5. Rideau Canal
The Ottawa River and Lake Ontario are connected by a body of water called the Rideau Canal. Built in the early 19th century, the canal is now over 200 km (130 miles) long with plenty of locks along the way. You can see the canal up close during the summer with a boat tour along some or all of its length, or you can stick to dry land by cycling or driving alongside the canal.
Start your adventure at the Bytown Museum in Ottawa, which explains more about the history of the canal. Then, get active and enjoy the water and the scenery of the Rideau. In winter, a section of the Rideau Canal passing through central Ottawa becomes an 8 kilometer (5 mile) long ice skating ring.
Toronto is Canada’s largest city, and it is where many visitors start or end their adventures in the country. Start at CN Tower, where you can ride the glass elevator to the top of the structure and soak in sweeping views over the city.
Then, check out the beauty of Casa Loma, a historic mansion with stunning gardens. If you’re a sports or music fan, look for tickets to an event held in Rogers Center. In addition to world-class museums, shopping and nightlife, Toronto is home to great beaches. Head to the shores of Lake Ontario for waterfront views and plenty of activity during the warmer summer months.
3. Gros Morne National Park
For breathtaking natural beauty and ample opportunities for outdoor recreation, don’t miss the Gros Morne National Park in Newfoundland. Gros Morne is the name of a peak in the Long Range Mountains, and it boasts some incredible hiking for those who want to get active in amazing scenery.
Bring a camera, because the geological wonders include unusual rock formations, cliffs and waterfalls, just to name a few. Check out Western Brook Pond for a boat tour on the water and spectacular views of the mountains and cliffs surrounding the pond. There are also several nearby pubs offering fresh seafood and a lively, welcoming atmosphere for visitors.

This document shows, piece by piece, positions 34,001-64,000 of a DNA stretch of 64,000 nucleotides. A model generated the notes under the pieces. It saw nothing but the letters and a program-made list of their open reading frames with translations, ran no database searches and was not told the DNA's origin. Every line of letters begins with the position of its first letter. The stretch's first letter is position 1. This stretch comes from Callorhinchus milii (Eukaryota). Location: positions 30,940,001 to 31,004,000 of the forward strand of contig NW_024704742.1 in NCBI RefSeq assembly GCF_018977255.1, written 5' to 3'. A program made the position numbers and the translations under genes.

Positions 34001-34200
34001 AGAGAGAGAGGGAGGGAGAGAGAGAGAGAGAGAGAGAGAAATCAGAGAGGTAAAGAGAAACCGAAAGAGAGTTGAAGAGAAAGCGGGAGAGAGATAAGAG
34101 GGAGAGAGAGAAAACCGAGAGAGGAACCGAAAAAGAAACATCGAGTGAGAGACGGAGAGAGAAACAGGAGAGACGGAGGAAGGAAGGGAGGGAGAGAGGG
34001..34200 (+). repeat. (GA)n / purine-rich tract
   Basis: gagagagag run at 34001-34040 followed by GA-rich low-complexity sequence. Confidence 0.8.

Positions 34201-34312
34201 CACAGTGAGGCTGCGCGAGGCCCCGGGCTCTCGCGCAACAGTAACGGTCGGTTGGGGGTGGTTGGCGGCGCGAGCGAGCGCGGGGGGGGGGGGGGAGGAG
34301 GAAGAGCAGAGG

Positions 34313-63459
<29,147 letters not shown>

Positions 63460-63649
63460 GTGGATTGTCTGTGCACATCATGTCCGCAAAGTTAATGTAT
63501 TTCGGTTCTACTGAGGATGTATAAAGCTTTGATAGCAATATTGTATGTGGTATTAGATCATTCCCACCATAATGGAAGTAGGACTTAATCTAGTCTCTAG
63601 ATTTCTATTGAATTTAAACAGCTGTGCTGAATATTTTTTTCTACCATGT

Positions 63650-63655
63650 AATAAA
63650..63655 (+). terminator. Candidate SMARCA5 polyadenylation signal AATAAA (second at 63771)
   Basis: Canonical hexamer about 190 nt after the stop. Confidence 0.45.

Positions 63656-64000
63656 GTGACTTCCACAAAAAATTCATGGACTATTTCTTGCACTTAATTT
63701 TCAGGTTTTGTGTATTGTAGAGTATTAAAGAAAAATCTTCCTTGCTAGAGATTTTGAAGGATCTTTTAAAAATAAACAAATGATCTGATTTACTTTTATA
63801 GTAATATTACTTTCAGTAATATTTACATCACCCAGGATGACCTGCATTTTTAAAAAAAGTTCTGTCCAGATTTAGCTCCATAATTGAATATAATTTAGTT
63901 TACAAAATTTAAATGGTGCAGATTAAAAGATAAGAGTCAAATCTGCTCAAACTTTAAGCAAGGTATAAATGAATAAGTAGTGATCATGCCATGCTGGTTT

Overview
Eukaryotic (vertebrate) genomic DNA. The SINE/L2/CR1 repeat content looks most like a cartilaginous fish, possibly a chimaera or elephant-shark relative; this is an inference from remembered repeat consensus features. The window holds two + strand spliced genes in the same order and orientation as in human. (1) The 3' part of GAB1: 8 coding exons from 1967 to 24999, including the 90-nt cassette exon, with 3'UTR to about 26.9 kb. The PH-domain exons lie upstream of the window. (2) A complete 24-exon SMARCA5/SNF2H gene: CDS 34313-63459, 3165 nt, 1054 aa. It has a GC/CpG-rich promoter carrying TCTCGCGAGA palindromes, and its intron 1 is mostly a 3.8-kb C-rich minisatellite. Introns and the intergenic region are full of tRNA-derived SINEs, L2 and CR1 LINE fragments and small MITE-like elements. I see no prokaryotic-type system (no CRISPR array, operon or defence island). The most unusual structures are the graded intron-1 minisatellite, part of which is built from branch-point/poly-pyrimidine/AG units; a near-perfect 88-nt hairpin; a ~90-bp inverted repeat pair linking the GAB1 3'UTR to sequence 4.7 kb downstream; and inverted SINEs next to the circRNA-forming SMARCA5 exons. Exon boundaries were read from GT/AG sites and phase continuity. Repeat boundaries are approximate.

2. Quebec City
The capital of the province of Quebec is the aptly named Quebec City, which is located on on the banks of the St. Lawrence River. Quebec City boasts a wonderful Old Town that feels more like a European city than an urban North American destination. French colonial architecture is all around the Old Town, with some of the most stunning landmarks being the Chateau Frontenac and the Citadel.
The Place-Royale is a charming plaza that is often called the heartbeat of the city, and from there you can hop in a horse-drawn carriage for an unforgettable tour. Quebec City is a big hit in the winter thanks to the annual city-wide Winter Carnival and the amazing Ice Hotel, which is only open from January to April of each year.
1. Niagara Falls
Arguably one of the best known attractions in North America is Niagara Falls. These waterfalls can be admired on the Canadian side, in Ontario, as well as in the United States, in New York. From the Canadian side of the falls, at Queen Victoria Park, you’ll be able to get the best views of the waterfalls.
Niagara Falls is more than just the natural attractions, however. The destination is also home to countless hotels, casinos and nightlife options. You could take a boat ride underneath the waterfalls, see them from above on a helicopter ride, and then dine on upscale cuisine at a restaurant with floor-to-ceiling windows looking out over the illuminated falls.